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Employed but still unhappy? On the relevance of the social work norm

By Adrian Chadi

Abstract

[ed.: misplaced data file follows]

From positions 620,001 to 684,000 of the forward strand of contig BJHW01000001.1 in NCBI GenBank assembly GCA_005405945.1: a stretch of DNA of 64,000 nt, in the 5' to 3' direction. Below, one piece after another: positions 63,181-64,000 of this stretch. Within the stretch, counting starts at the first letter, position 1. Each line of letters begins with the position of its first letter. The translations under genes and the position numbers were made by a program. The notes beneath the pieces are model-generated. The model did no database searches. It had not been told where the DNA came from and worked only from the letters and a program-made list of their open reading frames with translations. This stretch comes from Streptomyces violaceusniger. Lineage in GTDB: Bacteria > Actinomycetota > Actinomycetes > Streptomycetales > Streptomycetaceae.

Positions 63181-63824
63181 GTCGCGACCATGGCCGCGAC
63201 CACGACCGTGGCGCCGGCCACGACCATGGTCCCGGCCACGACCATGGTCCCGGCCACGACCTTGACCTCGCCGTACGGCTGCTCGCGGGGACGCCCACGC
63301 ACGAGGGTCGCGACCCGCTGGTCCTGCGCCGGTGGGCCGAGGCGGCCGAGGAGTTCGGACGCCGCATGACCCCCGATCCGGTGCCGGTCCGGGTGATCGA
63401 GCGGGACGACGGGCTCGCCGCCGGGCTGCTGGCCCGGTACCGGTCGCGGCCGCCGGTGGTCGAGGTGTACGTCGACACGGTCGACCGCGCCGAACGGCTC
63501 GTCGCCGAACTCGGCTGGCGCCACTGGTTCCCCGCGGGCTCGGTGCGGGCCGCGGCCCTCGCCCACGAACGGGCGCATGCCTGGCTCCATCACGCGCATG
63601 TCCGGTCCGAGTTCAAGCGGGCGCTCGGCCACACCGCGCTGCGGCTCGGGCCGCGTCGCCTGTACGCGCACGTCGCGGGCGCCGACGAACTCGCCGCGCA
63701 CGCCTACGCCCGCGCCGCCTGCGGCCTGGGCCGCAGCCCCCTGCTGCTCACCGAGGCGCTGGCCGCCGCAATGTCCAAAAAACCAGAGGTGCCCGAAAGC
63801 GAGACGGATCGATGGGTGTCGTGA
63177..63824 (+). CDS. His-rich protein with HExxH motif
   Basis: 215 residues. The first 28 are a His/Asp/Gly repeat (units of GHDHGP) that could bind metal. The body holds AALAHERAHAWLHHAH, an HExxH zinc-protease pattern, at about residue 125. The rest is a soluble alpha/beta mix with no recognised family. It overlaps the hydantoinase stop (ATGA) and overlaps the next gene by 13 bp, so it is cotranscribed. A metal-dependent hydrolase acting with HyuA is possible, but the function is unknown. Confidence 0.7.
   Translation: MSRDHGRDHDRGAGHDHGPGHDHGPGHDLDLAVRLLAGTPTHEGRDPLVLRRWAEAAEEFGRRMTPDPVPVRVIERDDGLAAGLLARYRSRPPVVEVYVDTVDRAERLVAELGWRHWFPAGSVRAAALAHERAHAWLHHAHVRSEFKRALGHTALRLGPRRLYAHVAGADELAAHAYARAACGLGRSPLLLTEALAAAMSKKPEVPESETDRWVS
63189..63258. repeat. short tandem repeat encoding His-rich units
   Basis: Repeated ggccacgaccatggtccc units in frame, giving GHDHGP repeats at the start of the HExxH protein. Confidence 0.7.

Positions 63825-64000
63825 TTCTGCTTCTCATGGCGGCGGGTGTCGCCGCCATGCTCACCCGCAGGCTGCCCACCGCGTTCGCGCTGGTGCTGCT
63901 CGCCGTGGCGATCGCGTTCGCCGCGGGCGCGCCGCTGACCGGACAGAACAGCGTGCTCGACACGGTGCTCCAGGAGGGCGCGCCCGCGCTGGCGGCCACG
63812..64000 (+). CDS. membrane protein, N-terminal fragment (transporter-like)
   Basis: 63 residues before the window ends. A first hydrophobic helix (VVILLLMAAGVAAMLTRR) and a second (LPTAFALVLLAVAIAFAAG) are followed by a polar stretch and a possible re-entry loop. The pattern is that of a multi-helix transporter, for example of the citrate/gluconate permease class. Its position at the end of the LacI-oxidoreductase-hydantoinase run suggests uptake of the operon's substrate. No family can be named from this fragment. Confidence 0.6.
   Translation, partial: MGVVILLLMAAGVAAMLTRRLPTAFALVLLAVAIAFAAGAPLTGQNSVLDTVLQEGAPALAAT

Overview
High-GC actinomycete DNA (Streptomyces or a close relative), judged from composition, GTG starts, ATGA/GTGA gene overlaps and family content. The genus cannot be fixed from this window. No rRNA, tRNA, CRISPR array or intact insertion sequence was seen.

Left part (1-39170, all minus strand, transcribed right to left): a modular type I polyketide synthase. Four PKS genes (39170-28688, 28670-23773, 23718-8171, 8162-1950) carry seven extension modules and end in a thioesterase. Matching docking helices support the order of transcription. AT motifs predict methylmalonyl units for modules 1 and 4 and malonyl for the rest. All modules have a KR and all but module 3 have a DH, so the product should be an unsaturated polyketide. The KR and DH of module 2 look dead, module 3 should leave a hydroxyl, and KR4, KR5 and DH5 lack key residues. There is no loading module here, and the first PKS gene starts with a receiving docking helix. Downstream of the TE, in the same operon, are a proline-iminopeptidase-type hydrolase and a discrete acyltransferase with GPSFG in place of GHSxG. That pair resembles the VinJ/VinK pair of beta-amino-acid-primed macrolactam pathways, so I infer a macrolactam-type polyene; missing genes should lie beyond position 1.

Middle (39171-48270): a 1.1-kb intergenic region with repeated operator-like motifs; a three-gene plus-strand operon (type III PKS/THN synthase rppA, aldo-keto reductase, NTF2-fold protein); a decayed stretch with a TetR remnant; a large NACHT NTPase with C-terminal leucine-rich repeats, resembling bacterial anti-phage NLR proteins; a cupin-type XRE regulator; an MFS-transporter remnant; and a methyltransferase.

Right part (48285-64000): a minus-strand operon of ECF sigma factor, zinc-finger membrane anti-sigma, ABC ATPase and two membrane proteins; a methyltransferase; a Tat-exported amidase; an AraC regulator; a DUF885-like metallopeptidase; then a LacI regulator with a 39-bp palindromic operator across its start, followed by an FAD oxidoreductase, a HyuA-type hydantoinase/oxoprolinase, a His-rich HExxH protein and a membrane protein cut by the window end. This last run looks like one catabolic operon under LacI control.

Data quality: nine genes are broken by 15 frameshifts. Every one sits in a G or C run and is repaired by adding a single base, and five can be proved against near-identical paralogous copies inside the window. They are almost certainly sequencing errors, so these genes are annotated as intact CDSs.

In the modern welfare state, people who cannot make a living usually receive financial assistance from public funds. Accordingly, the so-called social work norm against living off other people is violated, which may be the reason why the unemployed are so unhappy. If so, however, labour market concepts based on the notion of promoting low-paid jobs that are subsidised if necessary with additional payments would appear far less favourable. It could be that people are employed, but still unhappy. Using German panel data, this paper examines the relevance of the social work norm and finds a significant disutility effect of living off public funds. Although this is true for employed people as well, the results show that the individual is generally better off having a job that requires additional assistance, than having no job at all. On the other hand, such policies as the recent German labour market reforms can trigger undesired side-effects, if policy-makers ignore the issue of the social work norm. --Unemployment,Social benefits,Low-wages,Labour market policies,Social norms,Well-being

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